The Midnight Queen (Chapter 5, page 1 of 9)

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Chapter 5

The by-path down which Sir Norman rode, led to an inn, "The Golden
Crown," about a quarter of a mile from the ruin. Not wishing to take
his horse, lest it should lead to discovery, he proposed leaving it here
till his return; and, with this intention, and the strong desire for a
glass of wine--for the heat and his ride made him extremely thirsty--he
dismounted at the door, and consigning the animal to the care of a
hostler, he entered the bar-room. It was not the most inviting place
in the world, this same bar-room--being illy-lighted, dim with
tobacco-smoke, and pervaded by a strong spirituous essence of stronger
drinks than malt or cold water. A number of men were loitering about,
smoking, drinking, and discussing the all-absorbing topic of the plague,
and the fires that might be kindled. There was a moment's pause, as Sir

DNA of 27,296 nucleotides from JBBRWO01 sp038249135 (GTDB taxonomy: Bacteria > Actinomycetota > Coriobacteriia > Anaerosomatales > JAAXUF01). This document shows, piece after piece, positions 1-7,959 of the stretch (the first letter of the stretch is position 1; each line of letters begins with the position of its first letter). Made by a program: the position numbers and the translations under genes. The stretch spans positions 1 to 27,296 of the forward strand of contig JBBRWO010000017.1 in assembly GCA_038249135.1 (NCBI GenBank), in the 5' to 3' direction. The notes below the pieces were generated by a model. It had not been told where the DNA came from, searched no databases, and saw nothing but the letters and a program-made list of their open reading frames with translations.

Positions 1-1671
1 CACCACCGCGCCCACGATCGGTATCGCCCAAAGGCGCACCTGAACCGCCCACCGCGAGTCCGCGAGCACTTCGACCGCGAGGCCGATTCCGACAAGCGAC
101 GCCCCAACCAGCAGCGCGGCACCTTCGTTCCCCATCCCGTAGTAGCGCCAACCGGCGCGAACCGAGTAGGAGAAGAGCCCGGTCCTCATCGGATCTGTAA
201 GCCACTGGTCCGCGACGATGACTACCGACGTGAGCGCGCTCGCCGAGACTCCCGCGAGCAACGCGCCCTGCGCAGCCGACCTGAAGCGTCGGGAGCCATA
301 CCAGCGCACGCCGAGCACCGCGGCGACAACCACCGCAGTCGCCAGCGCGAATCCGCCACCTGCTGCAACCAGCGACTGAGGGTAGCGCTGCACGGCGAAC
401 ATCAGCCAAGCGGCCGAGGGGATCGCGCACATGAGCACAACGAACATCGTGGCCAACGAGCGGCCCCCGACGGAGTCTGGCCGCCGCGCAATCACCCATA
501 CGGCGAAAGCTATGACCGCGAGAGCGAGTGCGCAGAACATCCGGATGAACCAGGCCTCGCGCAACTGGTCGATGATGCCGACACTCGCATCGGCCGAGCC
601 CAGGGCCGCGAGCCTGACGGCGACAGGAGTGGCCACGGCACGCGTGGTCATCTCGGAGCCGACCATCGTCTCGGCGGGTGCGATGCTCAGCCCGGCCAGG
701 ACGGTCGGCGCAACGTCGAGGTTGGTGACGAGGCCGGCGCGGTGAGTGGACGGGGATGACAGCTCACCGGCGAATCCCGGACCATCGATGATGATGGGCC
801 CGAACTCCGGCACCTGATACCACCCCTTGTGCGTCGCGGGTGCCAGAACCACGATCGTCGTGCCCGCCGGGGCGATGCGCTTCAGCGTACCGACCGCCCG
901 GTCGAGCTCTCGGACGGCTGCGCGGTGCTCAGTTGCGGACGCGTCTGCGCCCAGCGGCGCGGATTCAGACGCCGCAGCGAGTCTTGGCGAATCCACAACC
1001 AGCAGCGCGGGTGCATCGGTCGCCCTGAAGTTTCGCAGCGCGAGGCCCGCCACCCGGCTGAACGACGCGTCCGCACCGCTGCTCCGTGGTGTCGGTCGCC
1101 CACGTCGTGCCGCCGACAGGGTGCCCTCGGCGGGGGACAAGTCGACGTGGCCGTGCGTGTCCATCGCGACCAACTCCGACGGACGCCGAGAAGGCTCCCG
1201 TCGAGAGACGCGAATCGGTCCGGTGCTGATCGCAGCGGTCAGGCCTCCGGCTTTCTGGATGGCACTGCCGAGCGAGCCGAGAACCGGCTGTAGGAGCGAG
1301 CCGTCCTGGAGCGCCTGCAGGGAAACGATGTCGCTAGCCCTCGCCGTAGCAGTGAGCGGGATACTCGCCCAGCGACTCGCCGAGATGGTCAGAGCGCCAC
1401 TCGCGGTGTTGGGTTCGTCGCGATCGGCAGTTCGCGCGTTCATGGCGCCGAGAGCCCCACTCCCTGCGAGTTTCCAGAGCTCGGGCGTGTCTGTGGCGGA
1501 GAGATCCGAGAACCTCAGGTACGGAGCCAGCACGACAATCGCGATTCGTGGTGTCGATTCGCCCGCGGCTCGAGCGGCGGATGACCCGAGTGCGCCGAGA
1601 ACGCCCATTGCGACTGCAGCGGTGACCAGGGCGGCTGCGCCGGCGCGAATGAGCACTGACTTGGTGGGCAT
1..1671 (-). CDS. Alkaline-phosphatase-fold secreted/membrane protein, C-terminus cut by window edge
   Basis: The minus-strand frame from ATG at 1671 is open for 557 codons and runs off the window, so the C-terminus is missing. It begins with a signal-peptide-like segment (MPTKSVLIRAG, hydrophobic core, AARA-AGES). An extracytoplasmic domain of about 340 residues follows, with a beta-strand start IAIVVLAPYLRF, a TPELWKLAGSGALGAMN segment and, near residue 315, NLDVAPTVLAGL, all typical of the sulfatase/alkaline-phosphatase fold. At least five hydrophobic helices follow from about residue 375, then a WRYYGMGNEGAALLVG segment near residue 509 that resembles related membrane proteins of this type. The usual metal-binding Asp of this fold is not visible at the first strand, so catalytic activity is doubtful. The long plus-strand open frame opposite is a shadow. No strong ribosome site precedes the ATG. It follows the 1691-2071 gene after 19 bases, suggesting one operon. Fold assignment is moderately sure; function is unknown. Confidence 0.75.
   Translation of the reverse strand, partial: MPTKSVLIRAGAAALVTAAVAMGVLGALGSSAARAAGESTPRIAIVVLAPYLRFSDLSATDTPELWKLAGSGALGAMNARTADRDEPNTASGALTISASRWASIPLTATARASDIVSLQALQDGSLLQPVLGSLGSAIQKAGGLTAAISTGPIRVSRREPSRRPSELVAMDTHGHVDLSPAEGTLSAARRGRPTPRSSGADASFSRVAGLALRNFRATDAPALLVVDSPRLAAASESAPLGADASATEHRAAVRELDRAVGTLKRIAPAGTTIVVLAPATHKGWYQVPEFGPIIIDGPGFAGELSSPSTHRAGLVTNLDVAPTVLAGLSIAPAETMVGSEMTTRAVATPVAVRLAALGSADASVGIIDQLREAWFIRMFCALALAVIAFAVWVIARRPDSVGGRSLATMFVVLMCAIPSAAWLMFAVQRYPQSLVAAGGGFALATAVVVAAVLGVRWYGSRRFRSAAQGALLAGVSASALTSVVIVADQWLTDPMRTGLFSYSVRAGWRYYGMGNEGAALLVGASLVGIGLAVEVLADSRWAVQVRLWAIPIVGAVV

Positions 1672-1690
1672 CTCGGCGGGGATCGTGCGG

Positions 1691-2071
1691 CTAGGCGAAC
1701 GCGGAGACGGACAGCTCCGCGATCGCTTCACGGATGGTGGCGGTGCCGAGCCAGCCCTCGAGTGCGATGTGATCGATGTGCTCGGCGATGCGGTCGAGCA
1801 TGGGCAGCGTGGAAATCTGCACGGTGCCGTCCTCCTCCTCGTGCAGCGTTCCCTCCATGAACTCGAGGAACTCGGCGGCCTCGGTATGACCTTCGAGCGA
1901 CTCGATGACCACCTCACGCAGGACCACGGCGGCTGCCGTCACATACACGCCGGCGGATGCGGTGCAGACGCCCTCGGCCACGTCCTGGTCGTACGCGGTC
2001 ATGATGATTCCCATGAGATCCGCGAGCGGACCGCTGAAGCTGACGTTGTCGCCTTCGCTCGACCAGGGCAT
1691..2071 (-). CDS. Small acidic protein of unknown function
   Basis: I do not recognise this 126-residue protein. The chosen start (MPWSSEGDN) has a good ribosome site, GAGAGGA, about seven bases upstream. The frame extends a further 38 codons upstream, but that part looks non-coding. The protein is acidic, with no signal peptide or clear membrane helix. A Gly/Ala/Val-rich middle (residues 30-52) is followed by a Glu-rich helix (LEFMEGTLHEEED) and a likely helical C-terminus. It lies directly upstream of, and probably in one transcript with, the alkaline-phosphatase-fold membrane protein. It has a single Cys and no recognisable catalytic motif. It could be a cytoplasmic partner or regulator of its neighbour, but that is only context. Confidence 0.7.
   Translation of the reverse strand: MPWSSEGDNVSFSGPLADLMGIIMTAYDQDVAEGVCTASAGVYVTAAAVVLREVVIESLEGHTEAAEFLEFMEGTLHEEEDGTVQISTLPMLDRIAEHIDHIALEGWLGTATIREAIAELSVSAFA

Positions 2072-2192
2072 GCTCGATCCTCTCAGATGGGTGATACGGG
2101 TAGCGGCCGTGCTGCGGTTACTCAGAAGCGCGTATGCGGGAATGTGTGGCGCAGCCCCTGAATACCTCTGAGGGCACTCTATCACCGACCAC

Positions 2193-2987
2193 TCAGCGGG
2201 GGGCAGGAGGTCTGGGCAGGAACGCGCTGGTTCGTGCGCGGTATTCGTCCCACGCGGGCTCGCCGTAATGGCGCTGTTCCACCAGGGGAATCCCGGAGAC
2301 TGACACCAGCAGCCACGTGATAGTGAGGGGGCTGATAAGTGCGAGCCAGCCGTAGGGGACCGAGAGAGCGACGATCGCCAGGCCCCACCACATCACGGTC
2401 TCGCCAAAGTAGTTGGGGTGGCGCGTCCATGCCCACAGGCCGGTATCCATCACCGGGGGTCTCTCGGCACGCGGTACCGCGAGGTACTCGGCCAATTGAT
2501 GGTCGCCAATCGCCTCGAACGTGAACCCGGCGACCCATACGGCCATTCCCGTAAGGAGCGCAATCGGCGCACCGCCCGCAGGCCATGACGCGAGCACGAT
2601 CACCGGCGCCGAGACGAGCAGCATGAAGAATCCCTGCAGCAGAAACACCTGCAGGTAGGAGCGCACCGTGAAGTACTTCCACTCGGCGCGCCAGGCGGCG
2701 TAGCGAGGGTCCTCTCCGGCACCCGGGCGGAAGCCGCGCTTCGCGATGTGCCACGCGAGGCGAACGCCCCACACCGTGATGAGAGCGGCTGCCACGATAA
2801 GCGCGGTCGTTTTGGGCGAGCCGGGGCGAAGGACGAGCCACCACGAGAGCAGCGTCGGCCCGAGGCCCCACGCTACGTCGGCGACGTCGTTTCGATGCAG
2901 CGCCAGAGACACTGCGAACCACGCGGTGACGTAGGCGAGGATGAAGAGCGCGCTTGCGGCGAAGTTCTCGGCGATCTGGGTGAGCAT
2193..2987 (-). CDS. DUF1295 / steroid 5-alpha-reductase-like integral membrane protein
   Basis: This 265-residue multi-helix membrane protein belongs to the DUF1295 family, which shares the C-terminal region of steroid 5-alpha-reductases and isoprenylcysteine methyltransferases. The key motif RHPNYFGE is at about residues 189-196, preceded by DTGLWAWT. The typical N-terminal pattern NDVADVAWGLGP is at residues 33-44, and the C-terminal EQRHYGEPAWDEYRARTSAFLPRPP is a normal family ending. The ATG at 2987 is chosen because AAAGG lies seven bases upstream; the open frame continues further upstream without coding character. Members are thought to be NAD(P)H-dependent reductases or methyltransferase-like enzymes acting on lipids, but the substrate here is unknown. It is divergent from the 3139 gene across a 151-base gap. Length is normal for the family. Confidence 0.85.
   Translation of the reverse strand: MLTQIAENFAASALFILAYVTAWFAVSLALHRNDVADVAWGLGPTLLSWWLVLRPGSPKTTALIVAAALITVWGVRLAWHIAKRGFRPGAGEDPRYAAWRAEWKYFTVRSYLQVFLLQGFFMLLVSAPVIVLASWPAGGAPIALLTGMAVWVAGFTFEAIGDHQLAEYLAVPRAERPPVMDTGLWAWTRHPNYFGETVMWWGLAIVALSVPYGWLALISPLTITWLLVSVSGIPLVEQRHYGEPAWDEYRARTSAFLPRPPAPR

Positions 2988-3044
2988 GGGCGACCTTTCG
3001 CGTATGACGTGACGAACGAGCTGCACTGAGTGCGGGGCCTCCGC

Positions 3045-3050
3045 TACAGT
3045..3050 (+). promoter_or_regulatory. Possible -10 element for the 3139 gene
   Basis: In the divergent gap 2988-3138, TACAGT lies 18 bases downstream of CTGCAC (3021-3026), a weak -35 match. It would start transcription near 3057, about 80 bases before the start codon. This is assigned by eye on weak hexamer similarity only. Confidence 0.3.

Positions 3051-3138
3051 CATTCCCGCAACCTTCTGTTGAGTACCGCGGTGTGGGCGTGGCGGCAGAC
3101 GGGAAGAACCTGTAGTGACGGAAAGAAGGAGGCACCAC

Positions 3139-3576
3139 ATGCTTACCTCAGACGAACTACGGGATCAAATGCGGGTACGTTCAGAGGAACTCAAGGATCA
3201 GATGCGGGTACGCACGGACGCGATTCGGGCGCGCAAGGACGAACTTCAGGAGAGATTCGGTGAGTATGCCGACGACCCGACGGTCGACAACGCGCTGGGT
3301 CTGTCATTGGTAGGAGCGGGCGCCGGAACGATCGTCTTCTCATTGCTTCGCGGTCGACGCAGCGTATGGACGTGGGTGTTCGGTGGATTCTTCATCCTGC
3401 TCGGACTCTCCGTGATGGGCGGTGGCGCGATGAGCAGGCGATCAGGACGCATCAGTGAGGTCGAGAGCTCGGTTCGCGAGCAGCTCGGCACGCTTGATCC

Norman entered, took a seat, and called for a glass of sack, and then
the conversation went on as before. The landlord hastened to supply his
wants by placing a glass and a bottle of wine before him, and Sir Norman
fell to helping himself, and to ruminating deeply on the events of the
night. Rather melancholy these ruminations were, though to do the young
gentleman justice, sentimental melancholy was not at all in his line;
but then you will please to recollect he was in love, and when people
come to that state, they are no longer to be held responsible either for
their thoughts or actions. It is true his attack had been a rapid one,
but it was no less severe for that; and if any evil-minded critic is
disposed to sneer at the suddenness of his disorder, I have only to say,
that I know from observation, not to speak of experience, that love at
first sight is a lamentable fact, and no myth.

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